Anticipating the conclusions of the report of the Baker-Hamilton Iraq Survey Group, Daniel Henniger identifies the likely significance of that “new direction.”
after routing Saddam’s army in the south, President George H.W. Bush urged the Iraqi generals and people to “take matters into their own hands” against Saddam. Then on Feb. 27 came the White House order to Gen. Schwarzkopf to stand down and thus forgo the destruction of Saddam’s tank army. The Bush 41 team expected Saddam’s Baathist generals to finish him off and “stabilize” Iraq. That was realism. The secretary of state was Jim Baker and the deputy national security advisor to Brent Scowcroft was Robert Gates. Shortly, Saddam’s systematic, tank-led slaughter began of the Shiites in the south and Kurds in the north. In April, U.N. Resolution 688 said the attacks “threaten international peace and security in the region.” Mr. Gates acknowledged the miscalculation in the New Yorker last year.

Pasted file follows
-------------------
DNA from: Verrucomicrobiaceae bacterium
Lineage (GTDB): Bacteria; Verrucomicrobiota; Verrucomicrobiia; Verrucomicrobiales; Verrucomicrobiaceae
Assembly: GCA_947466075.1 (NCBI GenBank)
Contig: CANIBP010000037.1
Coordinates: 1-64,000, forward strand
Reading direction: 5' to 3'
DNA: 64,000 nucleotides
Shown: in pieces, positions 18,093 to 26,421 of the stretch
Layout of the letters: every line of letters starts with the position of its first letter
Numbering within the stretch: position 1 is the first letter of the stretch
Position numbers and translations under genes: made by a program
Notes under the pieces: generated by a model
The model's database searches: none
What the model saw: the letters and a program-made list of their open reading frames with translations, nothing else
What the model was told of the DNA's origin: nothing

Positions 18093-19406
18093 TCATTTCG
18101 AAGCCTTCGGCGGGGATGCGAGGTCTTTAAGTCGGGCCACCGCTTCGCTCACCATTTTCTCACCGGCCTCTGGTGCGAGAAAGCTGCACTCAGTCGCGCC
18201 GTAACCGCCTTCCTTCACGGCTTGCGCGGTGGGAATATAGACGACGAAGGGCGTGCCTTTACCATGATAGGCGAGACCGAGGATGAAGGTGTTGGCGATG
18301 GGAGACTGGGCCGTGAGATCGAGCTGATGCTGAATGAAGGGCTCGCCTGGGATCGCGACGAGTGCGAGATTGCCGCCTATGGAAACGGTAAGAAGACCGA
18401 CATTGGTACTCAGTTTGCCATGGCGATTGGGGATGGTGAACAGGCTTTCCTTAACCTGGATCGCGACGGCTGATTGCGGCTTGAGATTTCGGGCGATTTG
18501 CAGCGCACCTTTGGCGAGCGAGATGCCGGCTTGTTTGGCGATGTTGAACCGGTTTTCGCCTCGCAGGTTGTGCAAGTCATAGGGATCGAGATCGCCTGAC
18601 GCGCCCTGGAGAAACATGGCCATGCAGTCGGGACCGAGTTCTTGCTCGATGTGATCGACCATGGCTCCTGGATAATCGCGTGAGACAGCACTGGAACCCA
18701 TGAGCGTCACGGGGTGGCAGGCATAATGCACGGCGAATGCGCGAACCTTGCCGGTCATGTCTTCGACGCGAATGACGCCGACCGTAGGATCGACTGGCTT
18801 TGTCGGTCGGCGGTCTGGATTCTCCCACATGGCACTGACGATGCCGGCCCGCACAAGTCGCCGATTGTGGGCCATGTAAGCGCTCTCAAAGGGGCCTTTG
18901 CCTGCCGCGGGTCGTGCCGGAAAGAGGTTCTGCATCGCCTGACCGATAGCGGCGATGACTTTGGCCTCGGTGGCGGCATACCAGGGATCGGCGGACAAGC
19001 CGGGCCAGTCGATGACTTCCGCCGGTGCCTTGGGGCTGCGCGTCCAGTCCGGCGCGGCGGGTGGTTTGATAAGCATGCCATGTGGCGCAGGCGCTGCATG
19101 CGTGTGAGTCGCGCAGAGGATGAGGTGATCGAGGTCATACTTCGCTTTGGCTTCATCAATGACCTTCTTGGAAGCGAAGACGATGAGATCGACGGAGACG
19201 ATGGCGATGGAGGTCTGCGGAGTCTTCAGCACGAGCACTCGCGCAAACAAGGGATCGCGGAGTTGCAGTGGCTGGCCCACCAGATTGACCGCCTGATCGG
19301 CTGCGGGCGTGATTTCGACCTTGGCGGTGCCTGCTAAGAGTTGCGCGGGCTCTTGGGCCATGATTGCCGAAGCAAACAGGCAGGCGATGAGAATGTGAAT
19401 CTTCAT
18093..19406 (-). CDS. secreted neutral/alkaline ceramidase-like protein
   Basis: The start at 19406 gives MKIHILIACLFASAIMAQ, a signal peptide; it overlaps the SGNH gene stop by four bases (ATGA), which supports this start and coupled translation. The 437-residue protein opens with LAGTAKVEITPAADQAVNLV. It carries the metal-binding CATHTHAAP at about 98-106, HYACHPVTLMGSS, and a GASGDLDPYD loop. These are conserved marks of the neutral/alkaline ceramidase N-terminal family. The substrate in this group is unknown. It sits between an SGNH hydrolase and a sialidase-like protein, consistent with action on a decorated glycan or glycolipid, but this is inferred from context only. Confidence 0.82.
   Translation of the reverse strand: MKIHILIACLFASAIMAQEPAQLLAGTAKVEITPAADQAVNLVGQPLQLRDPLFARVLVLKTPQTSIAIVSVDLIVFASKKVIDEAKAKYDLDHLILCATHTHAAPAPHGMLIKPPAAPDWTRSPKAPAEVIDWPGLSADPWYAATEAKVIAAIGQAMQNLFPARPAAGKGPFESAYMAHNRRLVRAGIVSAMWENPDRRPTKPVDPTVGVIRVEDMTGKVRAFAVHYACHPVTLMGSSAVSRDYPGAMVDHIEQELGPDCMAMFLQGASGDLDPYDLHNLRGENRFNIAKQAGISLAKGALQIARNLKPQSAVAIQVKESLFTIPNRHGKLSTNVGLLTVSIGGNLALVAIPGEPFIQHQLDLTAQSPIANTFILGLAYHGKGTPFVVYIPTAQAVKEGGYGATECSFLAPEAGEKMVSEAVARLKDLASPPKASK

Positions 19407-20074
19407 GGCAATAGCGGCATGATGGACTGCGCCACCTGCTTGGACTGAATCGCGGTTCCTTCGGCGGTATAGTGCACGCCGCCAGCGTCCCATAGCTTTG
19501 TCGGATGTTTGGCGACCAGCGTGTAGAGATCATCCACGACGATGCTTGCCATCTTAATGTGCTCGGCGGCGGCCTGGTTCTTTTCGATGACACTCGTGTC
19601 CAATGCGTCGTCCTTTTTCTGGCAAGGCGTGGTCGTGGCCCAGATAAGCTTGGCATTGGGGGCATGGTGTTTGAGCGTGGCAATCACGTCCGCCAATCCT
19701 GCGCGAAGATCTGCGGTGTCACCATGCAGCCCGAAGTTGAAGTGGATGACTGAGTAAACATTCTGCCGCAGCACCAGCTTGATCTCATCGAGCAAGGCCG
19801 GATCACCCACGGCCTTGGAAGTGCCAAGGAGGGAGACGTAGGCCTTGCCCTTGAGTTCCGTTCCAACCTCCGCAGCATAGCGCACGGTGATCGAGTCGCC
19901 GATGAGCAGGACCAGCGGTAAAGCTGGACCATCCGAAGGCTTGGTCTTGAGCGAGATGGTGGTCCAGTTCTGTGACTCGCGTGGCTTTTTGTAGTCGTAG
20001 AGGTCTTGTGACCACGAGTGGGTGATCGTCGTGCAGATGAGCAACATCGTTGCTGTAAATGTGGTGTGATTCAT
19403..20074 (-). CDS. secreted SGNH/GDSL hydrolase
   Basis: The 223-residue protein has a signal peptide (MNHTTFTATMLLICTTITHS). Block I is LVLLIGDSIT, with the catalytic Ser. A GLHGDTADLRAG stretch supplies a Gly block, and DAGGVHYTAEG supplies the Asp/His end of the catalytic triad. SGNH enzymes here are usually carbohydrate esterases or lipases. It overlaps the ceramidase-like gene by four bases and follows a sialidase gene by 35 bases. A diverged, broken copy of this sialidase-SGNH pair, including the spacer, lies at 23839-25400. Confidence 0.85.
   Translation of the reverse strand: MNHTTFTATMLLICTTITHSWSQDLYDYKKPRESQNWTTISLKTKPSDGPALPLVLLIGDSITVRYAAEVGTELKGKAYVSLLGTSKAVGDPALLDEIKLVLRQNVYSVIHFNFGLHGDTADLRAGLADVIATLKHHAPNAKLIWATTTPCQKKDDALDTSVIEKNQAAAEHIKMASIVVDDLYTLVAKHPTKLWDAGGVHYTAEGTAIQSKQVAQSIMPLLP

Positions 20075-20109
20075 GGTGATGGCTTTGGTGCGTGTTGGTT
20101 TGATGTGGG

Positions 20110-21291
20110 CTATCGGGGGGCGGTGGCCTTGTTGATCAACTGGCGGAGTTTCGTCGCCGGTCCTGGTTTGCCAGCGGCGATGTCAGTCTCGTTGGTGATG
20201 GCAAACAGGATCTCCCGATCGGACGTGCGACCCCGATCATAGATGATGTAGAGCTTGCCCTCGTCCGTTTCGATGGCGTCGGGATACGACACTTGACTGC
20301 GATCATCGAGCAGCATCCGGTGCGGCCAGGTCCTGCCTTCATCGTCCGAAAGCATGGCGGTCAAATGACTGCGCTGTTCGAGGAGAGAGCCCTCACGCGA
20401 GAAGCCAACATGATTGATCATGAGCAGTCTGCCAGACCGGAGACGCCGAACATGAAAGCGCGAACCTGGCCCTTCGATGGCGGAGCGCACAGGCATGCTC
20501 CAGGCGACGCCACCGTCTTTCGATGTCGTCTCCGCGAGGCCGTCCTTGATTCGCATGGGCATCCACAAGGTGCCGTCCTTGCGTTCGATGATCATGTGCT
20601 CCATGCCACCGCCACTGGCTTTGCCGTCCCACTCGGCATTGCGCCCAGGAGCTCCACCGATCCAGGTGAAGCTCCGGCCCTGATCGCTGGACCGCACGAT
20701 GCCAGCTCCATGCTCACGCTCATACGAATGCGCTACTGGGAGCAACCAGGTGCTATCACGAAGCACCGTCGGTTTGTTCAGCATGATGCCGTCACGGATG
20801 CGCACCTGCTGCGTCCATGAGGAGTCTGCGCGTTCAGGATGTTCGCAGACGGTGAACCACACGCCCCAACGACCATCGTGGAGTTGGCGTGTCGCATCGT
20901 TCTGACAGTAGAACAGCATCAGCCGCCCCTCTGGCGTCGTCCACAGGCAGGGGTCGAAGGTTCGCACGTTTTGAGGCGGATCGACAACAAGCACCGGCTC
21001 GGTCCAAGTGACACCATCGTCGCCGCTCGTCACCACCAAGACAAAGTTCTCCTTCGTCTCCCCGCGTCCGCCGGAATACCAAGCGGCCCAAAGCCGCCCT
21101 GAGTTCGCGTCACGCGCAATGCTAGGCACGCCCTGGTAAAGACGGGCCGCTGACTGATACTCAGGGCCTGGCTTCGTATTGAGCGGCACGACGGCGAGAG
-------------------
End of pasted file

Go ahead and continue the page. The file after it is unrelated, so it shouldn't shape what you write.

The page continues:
The opinion of the American people matters, and this week’s election reflected fatigue with Iraq. We may be seeking a “way out,” but if the Iraq Survey Group proposes a solution with the merest whiff of selling out Iraq’s popularly elected Shiites, expect crudely realistic leaders in Russia, China, Nigeria, Venezuela, Bolivia, Pakistan, Egypt, Saudi Arabia and elsewhere to conclude they too can downgrade, or obliterate, their own U.S.-oriented democratic groups. Then we can roll back the real end to notions of democratic possibility to the end of World War II. And with Democratic Party assent.